"On the third day, as morning dawned, there was thunder, and lightning, and a dense cloud upon the mountain, and a very loud blast of the horn; and all the people who were in the camp trembled.… Now Mount Sinai was all in smoke, for Adonai had come down upon it in fire; the smoke rose like the smoke of a kiln, and the whole mountain trembled violently. The blare of the horn grew louder and louder. As Moses spoke, God answered him in thunder."
The bright orange-red glow appeared suddenly, tracking up from the horizon. Then we saw the first stage of the Atlas V rocket separate and the next stage ignite. The whole thing lasted only a few minutes and it was much too far away for us to hear anything. We couldn't see the smoke or feel the trembling of the ground. But, even from a distance of 90 miles, we could tell that the rocket's fireball was big, impressive, awe-inspiring.
My children are both fans of science fiction and fantasy. They have seen thousands of spacecraft fly on movie screens and in the pages of novels. This was the first time, though, that either of them had seen a real rocket launch. They stared up in wonder. For them, it was like a giant book had opened up above their heads. It revealed, in the place of words on a page, a burning sky.
When I read this week's Torah portion (Yitro) and its description of the moment before the revelation at Mount Sinai, I hear such similar images of fire, smoke, ground trembling, and a deafening blast of sound. This is the language of awe. It is the experience of being overwhelmed by something impossibly powerful and magnificent beyond our human scale.
Except that, for human beings of the 21st century, it's not.
The scale once reserved for divinity has become our own. The power to heave a 700,000-pound rocket into space, for us, is human scale. That which was beyond the imagination of the ancients has become, to us, accepted reality. Things that were once the stuff of fantasy and imagination are now real.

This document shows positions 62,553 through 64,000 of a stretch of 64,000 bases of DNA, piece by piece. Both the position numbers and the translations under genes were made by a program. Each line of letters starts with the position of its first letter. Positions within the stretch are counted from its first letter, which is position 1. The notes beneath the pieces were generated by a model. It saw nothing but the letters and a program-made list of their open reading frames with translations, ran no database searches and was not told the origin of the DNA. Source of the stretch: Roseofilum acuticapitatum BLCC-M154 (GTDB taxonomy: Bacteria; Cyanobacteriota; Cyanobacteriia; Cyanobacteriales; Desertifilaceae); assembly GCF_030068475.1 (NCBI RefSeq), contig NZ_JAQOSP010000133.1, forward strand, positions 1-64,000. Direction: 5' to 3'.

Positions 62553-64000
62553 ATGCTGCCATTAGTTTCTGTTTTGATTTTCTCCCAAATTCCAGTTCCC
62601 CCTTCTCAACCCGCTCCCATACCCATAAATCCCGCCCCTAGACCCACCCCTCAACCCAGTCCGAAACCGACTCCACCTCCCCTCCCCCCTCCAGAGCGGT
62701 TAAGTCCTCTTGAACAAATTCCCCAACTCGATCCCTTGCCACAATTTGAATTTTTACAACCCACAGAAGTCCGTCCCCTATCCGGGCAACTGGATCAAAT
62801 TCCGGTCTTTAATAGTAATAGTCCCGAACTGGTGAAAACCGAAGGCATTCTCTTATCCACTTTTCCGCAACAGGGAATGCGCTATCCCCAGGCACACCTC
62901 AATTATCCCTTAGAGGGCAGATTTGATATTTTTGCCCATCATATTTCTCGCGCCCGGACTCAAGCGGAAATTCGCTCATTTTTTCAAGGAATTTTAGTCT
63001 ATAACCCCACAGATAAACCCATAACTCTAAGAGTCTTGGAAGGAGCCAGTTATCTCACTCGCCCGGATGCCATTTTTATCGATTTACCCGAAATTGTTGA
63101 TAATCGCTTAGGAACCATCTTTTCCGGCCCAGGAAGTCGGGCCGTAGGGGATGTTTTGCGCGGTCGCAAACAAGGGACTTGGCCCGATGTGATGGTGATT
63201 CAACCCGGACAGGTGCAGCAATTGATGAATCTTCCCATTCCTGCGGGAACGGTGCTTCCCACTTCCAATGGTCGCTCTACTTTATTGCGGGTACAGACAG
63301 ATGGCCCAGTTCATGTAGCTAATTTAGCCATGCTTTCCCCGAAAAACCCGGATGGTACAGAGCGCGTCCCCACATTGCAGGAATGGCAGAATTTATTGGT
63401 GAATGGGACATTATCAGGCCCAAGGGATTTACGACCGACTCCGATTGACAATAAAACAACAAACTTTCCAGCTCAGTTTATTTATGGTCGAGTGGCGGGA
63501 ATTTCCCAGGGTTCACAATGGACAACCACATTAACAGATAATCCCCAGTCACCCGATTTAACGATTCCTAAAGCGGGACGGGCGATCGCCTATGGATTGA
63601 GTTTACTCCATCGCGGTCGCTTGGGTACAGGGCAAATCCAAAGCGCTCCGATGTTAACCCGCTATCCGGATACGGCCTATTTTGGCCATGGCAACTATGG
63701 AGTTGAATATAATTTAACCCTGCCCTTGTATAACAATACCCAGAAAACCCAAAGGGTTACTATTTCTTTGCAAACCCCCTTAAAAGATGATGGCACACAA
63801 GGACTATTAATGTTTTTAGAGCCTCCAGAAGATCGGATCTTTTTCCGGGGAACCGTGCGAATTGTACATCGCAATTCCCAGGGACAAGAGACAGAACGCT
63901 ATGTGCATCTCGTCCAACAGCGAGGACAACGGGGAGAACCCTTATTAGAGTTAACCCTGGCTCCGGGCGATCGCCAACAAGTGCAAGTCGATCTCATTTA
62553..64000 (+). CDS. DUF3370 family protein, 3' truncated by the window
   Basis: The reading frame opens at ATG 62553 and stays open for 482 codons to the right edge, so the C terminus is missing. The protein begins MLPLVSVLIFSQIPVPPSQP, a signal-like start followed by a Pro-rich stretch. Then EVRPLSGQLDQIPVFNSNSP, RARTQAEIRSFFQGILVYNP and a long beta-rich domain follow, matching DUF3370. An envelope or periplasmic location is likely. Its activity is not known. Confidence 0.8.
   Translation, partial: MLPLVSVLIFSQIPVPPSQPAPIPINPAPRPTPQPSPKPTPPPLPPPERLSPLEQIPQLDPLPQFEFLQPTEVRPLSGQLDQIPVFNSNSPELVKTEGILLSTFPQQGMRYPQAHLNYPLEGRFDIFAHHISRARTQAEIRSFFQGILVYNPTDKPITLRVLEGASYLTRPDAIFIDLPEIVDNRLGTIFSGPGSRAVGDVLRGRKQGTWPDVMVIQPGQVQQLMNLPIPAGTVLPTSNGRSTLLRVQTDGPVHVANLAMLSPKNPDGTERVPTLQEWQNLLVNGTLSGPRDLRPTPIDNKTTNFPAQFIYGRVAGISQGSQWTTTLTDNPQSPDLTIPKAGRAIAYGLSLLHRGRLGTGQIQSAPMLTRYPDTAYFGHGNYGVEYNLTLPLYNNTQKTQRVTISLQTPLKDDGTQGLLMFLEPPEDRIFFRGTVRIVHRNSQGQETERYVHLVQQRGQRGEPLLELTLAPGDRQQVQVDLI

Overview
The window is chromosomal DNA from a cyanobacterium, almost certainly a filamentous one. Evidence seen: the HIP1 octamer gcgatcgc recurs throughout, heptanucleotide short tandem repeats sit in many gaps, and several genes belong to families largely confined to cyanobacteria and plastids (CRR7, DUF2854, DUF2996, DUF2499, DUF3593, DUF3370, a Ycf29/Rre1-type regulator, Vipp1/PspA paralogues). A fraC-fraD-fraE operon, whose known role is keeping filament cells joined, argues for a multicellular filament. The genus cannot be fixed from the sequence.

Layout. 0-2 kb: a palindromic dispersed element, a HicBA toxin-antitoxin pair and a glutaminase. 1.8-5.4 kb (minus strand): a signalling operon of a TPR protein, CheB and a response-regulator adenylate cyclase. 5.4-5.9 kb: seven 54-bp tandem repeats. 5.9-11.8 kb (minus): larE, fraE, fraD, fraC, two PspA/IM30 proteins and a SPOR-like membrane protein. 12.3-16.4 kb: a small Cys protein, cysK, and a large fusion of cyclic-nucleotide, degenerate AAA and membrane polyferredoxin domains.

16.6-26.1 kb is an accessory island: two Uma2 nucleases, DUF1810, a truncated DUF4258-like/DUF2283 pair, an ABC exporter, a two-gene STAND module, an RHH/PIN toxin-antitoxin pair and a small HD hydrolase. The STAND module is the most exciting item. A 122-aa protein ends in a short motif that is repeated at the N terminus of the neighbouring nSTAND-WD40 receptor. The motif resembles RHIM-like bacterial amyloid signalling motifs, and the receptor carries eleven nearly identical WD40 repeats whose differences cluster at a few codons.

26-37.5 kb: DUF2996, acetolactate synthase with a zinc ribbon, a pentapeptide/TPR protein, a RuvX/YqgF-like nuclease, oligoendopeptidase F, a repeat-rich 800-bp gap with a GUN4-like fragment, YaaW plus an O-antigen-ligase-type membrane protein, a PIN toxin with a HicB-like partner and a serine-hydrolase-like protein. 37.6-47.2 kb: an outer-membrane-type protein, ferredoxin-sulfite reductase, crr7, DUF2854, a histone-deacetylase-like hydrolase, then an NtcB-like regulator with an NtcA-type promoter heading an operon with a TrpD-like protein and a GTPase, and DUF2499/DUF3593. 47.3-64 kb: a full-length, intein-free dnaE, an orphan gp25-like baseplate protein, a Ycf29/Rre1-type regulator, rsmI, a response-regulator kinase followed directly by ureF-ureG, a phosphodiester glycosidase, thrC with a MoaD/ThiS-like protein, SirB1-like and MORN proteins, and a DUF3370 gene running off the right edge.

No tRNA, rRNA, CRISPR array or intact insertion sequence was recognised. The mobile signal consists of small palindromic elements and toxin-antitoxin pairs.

The problem modern people have with the miracles described in the Bible—like the revelation at Mount Sinai—is not that they are beyond our belief. Rather, they seem so puny to us. Why shouldn't we believe in a God who can fill the air with trumpet blasts, shake the ground with an earthquake, and light the sky with fire? To us, it's just another rocket launch that will appear on the back pages of the newspaper, if at all. It's the halftime show at the Superbowl. There is no deed so mighty, it seems, that we cannot do it.
It makes me wonder, then… Has Sinai lost the power to impress us? Have we become so awed by our own human power that we lack the ability to be awed by anything except ourselves?
If the answer is yes, it is a sad testimony for the state of the human soul. If we have reached the point at which nothing fascinates us more than our own triumphs, then we have become a race of hopeless narcissists. We have lost the spark of being able to marvel at the world beyond us.
Fortunately, our tradition has another metaphor—apart from the metaphor of fire, thunder and shofar blasts—for experiencing awe and wonder. It is the metaphor we find in the book of Kings when the prophet Elijah was led back to Mount Sinai by an angel. The text tells us that at the holy mountain, the prophet experienced…
"A mighty wind, splitting mountains and shattering rocks by the power of Adonai; but Adonai was not in the wind. After the wind—an earthquake, but Adonai was not in the earthquake. After the earthquake—fire; but Adonai was not in the fire. And after the fire—a still, small voice."
—I Kings 19:11-12
To recapture our sense of wonder, I believe we must turn our gaze away from the large and magnificent (were we only see ourselves), and look, instead, in the still small voice of ordinary and extraordinary human experience. Instead of using metaphors for God that refer to a powerful King, Sovereign and Ruler, we should instead talk about experiencing divinity in the moments that shape our lives—moments of insight and tenderness, moments of noticing the wonder in our children's eyes.
I had another such moment today. I sat with a family in the hospital that had just learned that their elderly patriarch would be entering hospice care as he prepares for life's final journey. I held the old man's hand, spoke gently to him about how much his family loves him, and turned to his daughters as I saw them daubing tears from the corners of their red eyes. The few quiet words we spoke after that were all we needed to feel God's breath upon us.
I don't need thunder and fire to understand Sinai. To me, the awe-inspiring moment of revelation is more clearly felt and more deeply experienced at a time like this. The world beyond ourselves has become the world within ourselves. It is not the might of our weapons, the speed of our computers, or the thrust of our rockets that show us God. Rather, it is in recognizing our frailty, and in remembering how much we need each other.
That is the moment when we stand again at the foot of God's holy mountain in the wilderness. That is where we know God.
Other Posts on This Topic:
Shemini: The Thing
Yitro: Science and Faith